How to create your Christmas budget. Sit down with a hot drink and create your Christmas budget with these tips! #Christmasbudget #budgettips

Are you excited to work your way to a more organized Christmas?  Today marks the first day and task in the 8 Weeks to a More Organized Christmas series that I hope will be super helpful to you!

Before we get started, I have a whole bunch of printables and checklists for you to print out to help you along:

Alright, on to the first task, an important one. 🙂 This week, if you haven’t already, sit down with a hot cup of tea, coffee, hot chocolate… and create your holiday budget.  This is what you think your holiday season will cost and will allow you to put limits on your holiday spending to keep you from shopping regrets if a credit card bill comes your way!

Related: How to Have a Merry Christmas Without Spending a Dime

Here is an extensive list of things you should keep in mind when you create your holiday budget:

Gifts:

  • spouse
  • kids
  • parents
  • siblings
  • nieces/nephews
  • grandparents
  • neighbors
  • coworkers
  • friends
  • secret Santa gift exchanges

Activities/Events/Parties:

  • tickets
  • dining out
  • clothing

Food (not including regular groceries):

  • baking ingredients
  • dessert ingredients
  • Christmas eve
  • Christmas dinner/brunch
  • Boxing day
  • parties

Cards:

  • stamps
  • cards/envelopes
  • stationary for family newsletter
  • photos

Clothing:

  • outfits for photos
  • parties
  • Christmas day outfit

Decorations:

  • tree
  • lights
  • ornaments/candles/wreath/etc.
  • craft supplies

Giving:

  • charities
  • volunteering

Now, those suggestions were just a guideline.  Every family is different and has different needs.  My intent is to bring to mind every possible thing that could incur an expense during the holiday season.  I’m sure many of you won’t even see half of these things on your list.   Also, in my mind, a more organized, more stress-free Christmas means not only less stuff, but a simpler season.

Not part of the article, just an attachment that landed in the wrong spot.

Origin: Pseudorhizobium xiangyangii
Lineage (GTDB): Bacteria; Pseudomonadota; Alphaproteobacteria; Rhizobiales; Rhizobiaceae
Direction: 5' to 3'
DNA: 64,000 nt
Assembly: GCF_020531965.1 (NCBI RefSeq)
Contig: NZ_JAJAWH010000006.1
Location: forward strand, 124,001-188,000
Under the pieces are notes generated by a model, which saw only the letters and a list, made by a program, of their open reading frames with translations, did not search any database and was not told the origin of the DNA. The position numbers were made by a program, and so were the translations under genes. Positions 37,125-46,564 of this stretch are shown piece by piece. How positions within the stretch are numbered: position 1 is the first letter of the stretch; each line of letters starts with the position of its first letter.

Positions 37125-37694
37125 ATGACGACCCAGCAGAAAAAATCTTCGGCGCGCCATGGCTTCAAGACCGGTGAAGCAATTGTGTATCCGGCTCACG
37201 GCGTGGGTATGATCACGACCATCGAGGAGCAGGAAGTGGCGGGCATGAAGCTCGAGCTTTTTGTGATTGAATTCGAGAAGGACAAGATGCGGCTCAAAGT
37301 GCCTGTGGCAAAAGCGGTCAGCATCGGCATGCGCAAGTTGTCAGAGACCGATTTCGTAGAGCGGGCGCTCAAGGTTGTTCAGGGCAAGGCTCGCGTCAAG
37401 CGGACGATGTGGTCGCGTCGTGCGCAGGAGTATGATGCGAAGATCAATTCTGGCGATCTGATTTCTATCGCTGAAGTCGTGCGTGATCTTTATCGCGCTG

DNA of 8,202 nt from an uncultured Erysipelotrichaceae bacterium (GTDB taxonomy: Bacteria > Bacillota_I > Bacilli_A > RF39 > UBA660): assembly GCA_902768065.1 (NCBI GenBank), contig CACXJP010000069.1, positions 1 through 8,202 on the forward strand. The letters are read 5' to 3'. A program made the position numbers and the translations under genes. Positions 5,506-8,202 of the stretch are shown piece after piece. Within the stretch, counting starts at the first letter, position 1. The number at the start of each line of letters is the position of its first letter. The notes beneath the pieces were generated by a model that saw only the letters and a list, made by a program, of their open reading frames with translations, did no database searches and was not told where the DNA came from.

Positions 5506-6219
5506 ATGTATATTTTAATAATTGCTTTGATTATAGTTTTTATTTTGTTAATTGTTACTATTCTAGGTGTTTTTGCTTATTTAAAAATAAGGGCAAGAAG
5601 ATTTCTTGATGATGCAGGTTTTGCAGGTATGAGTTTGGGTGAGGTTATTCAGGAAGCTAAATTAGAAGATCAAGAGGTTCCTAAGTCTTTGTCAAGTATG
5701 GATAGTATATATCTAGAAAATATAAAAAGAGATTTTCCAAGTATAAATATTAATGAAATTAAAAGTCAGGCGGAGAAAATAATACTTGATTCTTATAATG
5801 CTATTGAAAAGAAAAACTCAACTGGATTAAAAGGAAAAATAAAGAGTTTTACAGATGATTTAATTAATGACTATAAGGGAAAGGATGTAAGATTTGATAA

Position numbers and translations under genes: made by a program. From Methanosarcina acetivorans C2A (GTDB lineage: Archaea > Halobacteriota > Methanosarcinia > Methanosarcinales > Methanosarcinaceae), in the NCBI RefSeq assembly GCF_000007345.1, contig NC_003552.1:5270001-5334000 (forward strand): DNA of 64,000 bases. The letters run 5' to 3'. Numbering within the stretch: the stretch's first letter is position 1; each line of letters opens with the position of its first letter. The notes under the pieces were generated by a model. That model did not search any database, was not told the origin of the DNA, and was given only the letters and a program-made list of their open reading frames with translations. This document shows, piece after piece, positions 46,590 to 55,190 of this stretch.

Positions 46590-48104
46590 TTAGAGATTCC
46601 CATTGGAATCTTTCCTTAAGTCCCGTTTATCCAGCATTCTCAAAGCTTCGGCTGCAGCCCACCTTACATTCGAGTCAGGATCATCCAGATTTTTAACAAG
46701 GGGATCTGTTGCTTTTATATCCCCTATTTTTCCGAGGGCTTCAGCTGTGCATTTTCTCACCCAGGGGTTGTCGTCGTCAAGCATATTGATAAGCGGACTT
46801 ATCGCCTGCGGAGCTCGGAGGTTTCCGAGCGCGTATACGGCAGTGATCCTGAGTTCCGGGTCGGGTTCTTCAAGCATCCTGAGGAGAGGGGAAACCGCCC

As for my family, we only buy gifts for immediate family and a couple of close friends.  My husband and I only exchange stockings. I make some homemade gifts as well as collect credits throughout the year so I can do some online shopping for “free”. I stopped buying Christmas decorations a few years ago and will make do with what we have. The only outfits we’ll buy (already bought for a steal at Gymboree!) are for Sienna and Adelyn since they’re constantly growing.  We won’t be hosting any parties, but I like to bring some baking along to parties we’re invited to.  I intend on handing out Christmas cards to a few friends and the grandparents.  (You can find great deals on Christmas cards every year from various places!)

Enough about us.  🙂

If after writing down your expenses, you’re scared of the number you see, you have two options:  Decrease your expenses or increase your income.

Decrease your expenses

To make a happy holiday season, you really don’t need to spend a lot of money.  In fact, I’m daring to say, that being extravagant in your spending can be overwhelming not only for you, but the recipient as well.  As a child, one set of grandparents used to be quite extreme in their gift giving.  It was SO exciting, but I remember being quite overwhelmed with all the gifts once Christmas was over.

Gift giving is probably the easiest expense to cut back on.  If you have a large extended family, consider drawing names so each member is only responsible for one gift.  Or do what our family does and only give gifts to the children.  My parents have also started to set a $20 limit on each other in recent years.  Jesse and I exchange stockings.

Setting a price limit on each gift will allow you to shop within that budget.  If your limit on sister Sue is $30, then that $50 purse is off limits.

It’s possible to decrease your food budget too by shopping the sales and limiting the baking and Christmas dishes you prepare.

When it comes to decorations, why not create some memories by making some homemade decorations?  (I’ll be featuring some ideas in a few weeks)  Or read my Fond, Frugal Christmas Memory post for a fun Christmas tree idea.

Increase your Income

If decreasing your holiday expenses is not an option, then consider increasing your income.  Many retailers hire for the holiday season (and may offer an employee discount!).

A couple of other ideas are to:

  • sell extra baking to those that may not have much time to create their own.
  • sell unwanted household items for cash (make room for new stuff too!)

What are your tips for staying on budget at Christmas time?

Sign up for the 8 Weeks to a More Organized Christmas newsletter to receive a FREE Christmas Dinner Checklist!  This checklist is quite detailed and will help you remember all the details needed for a memory filled dinner with family and friends. You’ll also receive a weekly email with each week’s “task”.

8 Weeks to a More Organized Christmas

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